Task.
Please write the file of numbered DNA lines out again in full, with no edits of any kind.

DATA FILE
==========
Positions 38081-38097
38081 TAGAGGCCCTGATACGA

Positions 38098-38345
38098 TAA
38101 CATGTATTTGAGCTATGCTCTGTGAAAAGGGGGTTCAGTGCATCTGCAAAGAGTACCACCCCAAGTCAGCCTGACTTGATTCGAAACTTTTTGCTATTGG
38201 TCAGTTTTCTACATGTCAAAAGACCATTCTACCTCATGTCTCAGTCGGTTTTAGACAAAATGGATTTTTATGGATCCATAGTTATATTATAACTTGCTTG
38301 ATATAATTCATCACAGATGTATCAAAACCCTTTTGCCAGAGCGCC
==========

Positions 38081-38097
38081 TAGAGGCCCTGATACGA

Positions 38098-38345
38098 TAA
38101 CATGTATTTGAGCTATGCTCTGTGAAAAGGGGGTTCAGTGCATCTGCAAAGAGTACCACCCCAAGTCAGCCTGACTTGATTCGAAACTTTTTGCTATTGG
38201 TCAGTTTTCTACATGTCAAAAGACCATTCTACCTCATGTCTCAGTCGGTTTTAGACAAAATGGATTTTTATGGATCCATAGTTATATTATAACTTGCTTG
38301 ATATAATTCATCACAGATGTATCAAAACCCTTTTGCCAGAGCGCC